Court of Appeals Case No. 19A-CR-131
ATTORNEY FOR APPELLANT Valerie K. Boots Marion County Public Defender Agency Indianapolis, Indiana ATTORNEYS FOR APPELLEE Curtis T. Hill, Jr. Attorney General of Indiana Jesse R. Drum Supervising Deputy Attorney General Indianapolis, Indiana
Pursuant to Ind. Appellate Rule 65(D), this Memorandum Decision shall not be regarded as precedent or cited before any court except for the purpose of establishing the defense of res judicata, collateral estoppel, or the law of the case. ATTORNEY FOR APPELLANT Valerie K. Boots
Marion County Public Defender Agency
Indianapolis, Indiana ATTORNEYS FOR APPELLEE Curtis T. Hill, Jr.
Attorney General of Indiana Jesse R. Drum
Supervising Deputy Attorney
Indianapolis, Indiana Appeal from the Marion Superior Court The Honorable Clayton Graham, Judge Trial Court Cause No. 49G07-1802-CM-6532 Bradford, Judge.
 At approximately midnight on February 25, 2018, Indianapolis Metropolitan Police Officer Dwayne May received a dispatch indicating that a group of individuals were threatening to shoot each other at a hotel. Upon arriving at the hotel, Officer May observed a group of individuals standing outside the hotel and also observed one individual in the group, later identified as Robert Mack, tucking a handgun into his waistband. As Mack attempted to leave the scene, Officer May conducted a Terry stop, discovering the handgun on Mack's person. Mack was charged with Class A misdemeanor carrying a handgun without a license and found guilty as charged. Mack contends that the search of his person violated his rights against unreasonable searches and seizures pursuant to the Fourth Amendment of the United States Constitution and Article 1, Section 11 of the Indiana Constitution. Because we disagree, we affirm.
Facts and Procedural History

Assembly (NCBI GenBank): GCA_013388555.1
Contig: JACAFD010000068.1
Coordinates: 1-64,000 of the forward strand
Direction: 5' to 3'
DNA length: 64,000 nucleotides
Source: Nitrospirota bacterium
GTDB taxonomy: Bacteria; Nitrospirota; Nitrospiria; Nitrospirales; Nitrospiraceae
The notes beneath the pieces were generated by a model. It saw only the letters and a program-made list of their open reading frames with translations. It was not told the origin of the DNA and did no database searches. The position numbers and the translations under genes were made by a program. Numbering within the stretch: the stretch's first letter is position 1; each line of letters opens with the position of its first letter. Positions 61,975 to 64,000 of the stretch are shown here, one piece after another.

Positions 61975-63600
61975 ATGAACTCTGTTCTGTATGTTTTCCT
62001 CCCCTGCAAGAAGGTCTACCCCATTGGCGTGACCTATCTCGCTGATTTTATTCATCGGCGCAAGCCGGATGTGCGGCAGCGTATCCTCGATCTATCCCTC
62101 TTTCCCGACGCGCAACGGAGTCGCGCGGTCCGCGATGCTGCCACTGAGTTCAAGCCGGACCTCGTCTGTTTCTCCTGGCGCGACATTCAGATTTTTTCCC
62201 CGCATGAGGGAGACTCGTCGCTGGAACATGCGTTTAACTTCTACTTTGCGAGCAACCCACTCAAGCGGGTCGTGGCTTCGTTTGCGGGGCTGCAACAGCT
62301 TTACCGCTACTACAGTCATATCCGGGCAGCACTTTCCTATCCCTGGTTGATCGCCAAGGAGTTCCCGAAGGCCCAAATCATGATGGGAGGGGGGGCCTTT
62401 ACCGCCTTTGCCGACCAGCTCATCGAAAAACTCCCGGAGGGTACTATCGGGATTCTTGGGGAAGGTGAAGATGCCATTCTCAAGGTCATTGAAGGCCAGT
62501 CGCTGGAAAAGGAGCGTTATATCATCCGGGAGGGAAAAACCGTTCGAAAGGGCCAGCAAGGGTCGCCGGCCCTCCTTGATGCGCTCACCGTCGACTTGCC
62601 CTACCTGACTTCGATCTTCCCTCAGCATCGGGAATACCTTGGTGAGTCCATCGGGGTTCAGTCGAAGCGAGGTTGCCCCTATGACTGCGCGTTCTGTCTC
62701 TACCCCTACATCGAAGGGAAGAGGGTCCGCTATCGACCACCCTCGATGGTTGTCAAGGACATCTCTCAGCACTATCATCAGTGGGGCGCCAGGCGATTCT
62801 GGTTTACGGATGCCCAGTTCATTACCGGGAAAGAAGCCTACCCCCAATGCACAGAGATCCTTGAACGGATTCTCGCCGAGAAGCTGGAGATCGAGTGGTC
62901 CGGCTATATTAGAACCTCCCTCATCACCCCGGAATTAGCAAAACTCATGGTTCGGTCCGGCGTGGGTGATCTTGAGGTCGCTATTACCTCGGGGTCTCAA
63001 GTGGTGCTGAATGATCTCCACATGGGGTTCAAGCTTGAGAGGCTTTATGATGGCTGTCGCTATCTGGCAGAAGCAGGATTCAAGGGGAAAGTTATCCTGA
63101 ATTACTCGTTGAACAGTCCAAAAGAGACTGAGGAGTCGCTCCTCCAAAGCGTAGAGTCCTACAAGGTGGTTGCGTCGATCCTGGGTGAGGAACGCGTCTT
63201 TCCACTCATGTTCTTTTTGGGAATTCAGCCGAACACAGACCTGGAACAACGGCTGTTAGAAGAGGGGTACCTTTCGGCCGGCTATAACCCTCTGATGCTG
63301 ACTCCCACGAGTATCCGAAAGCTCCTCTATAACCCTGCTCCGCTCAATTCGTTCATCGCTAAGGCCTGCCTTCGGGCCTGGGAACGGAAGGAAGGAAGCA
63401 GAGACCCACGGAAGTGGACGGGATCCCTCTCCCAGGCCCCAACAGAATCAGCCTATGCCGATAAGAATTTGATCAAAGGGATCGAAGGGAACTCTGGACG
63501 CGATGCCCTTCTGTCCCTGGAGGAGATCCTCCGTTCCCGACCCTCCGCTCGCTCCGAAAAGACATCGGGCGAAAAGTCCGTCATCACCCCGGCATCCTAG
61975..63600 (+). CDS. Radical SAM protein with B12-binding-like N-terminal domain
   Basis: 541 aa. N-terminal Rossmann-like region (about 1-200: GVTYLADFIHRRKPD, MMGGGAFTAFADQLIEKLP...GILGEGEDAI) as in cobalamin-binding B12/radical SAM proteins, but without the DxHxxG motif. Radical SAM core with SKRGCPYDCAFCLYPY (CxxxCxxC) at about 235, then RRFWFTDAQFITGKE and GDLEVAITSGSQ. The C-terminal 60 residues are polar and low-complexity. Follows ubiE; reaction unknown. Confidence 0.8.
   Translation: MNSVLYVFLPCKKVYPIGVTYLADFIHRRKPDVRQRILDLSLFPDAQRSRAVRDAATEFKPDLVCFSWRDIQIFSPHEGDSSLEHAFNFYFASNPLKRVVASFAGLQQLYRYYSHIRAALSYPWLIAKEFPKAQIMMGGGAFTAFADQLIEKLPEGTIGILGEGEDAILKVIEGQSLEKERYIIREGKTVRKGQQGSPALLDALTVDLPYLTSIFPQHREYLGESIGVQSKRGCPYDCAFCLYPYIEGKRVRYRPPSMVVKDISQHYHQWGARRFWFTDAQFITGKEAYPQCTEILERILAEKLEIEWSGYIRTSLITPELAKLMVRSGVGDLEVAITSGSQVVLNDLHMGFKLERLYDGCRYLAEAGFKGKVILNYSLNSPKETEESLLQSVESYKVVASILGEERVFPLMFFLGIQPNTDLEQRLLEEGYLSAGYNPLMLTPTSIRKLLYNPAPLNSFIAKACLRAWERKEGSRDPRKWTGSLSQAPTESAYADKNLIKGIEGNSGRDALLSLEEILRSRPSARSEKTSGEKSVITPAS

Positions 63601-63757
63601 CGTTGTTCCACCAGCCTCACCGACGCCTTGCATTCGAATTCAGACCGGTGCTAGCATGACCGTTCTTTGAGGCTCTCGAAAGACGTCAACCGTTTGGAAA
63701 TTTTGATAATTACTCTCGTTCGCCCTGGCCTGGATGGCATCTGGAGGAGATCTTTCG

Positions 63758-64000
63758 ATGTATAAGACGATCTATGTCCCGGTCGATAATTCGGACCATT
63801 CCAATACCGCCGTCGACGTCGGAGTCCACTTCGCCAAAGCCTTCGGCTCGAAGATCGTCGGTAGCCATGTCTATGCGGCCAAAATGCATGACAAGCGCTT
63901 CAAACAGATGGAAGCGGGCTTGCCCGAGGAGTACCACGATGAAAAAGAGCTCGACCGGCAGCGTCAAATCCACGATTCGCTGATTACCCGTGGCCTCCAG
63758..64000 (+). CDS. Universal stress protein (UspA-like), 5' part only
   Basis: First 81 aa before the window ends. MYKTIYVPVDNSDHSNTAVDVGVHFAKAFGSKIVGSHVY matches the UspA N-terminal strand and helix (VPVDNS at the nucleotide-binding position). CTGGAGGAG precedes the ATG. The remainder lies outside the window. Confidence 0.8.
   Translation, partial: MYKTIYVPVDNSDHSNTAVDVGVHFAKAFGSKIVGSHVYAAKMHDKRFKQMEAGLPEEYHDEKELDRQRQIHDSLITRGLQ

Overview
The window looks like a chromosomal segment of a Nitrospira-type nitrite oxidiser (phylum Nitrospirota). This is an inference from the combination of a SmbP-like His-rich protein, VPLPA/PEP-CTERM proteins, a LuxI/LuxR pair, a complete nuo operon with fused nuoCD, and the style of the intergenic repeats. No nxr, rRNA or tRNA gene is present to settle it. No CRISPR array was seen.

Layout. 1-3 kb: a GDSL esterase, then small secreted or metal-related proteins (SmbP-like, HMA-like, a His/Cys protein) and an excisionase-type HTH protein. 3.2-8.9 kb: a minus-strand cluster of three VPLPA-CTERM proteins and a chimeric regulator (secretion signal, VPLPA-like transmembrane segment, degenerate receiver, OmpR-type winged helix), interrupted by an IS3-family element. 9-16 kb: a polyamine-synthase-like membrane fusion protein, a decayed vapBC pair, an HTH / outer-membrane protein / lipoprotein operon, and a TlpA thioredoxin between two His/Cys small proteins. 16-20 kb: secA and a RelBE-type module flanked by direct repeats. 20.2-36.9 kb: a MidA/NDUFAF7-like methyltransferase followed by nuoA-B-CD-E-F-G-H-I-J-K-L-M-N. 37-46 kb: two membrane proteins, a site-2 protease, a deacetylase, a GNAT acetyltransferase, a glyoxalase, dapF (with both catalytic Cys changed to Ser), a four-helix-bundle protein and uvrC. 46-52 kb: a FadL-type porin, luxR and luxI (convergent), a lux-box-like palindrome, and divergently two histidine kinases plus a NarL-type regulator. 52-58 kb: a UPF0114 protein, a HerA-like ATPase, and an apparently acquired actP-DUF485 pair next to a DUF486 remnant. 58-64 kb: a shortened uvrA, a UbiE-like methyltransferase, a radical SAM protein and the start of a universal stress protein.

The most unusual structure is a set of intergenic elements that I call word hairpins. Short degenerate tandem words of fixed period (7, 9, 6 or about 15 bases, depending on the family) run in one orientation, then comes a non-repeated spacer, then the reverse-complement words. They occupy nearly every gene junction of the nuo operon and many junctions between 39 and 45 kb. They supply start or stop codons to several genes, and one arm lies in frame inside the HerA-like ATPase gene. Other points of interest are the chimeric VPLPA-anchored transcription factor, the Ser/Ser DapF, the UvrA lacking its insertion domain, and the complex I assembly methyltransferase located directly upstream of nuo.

Shortly after midnight on February 25, 2018, Officer May responded to a dispatch for a disturbance at a hotel involving firearms and was the first officer to arrive. Officer May was informed that the caller had reported that persons at the hotel were threatening to shoot each other. As Officer May pulled into the hotel parking lot, he observed several persons standing near the southeast corner of the hotel. Officer May also observed an individual, later identified as Mack, tuck a handgun into his waistband, turn around, and walk away from the group with another individual. Officer May approached Mack as he was walking away and ordered him to stop. After Mack stopped, Officer May ordered Mack to place his hands on a vehicle nearby and patted Mack down for officer safety. Feeling that the handgun was no longer tucked inside Mack's waistband, Officer May asked Mack where his handgun was, and Mack responded that it had fallen down his right pant leg. Officer May retrieved the handgun, and it was later determined that Mack did not have a valid gun permit.  On February 25, 2018, the State charged Mack with Class A misdemeanor carrying a handgun without a license. On December 18, 2018, a bench trial was held, at which Mack objected to the admission of evidence stemming from the Terry stop, arguing that it violated his rights pursuant to the Fourth Amendment of the United States Constitution and Article 1, Section 11 of the Indiana Constitution. The trial court overruled Mack's objection and found him guilty as charged. The trial court sentenced Mack to 365 days, with 275 of those days to be served on probation and the remaining on home detention.